Habitat: Also known as a Texas worm snake, the Texas blind snake spends much of its time in the dirt, under rocks, or in some other hiding place. It can live in dry areas, including deserts and rocky mountainsides, but often chooses a spot near a water source.

Diet: Texas blind snakes most often eat ant larvae and pupae and termites, but they sometimes eat other insects and spiders. They always eat ant larvae and pupae whole, but they often refuse to eat the heads of termites and sometimes only chew the juices out of the back portion of the termite. Once in a while, a small owl known as a screech owl will swoop down to snatch a Texas blind snake and, keeping it alive, bring it back to its nest. There, the snake cleans out the nest by eating small invertebrates that might otherwise nibble on the owl.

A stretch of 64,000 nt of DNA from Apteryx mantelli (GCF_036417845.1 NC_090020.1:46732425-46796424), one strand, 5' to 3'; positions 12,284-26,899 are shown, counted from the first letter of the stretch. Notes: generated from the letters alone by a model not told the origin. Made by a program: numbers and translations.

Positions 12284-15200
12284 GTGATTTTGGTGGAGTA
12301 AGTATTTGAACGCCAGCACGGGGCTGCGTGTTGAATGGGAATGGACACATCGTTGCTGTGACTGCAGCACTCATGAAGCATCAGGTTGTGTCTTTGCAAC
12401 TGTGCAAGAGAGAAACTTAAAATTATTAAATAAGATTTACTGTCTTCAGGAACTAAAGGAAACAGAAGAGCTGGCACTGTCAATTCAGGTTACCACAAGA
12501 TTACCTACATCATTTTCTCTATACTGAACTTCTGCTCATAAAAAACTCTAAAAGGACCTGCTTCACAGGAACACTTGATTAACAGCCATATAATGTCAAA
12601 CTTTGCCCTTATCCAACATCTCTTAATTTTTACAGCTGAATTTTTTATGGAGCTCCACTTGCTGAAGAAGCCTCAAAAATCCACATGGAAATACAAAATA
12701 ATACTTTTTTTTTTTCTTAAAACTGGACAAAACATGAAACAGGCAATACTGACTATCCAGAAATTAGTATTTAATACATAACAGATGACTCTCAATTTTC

Behavior and reproduction: Texas blind snakes live mainly underground but sometimes crawl out of their burrows at night or after a rain downpour. They are not especially good at slithering above ground and sometimes jab the tail spine into the ground to push off. Males and females group together in the spring for the mating season. The female lays two to seven eggs in June or July and then coils around them. Often, several females lay their eggs near one another. The eggs hatch in late summer into baby snakes about 2.6 to 3 inches (6.6 to 7.6 centimeters) long.

Texas blind snakes and people: Texas blind snakes and people rarely encounter one another.

Conservation status: This species is not listed as endangered or threatened. ∎



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Web sites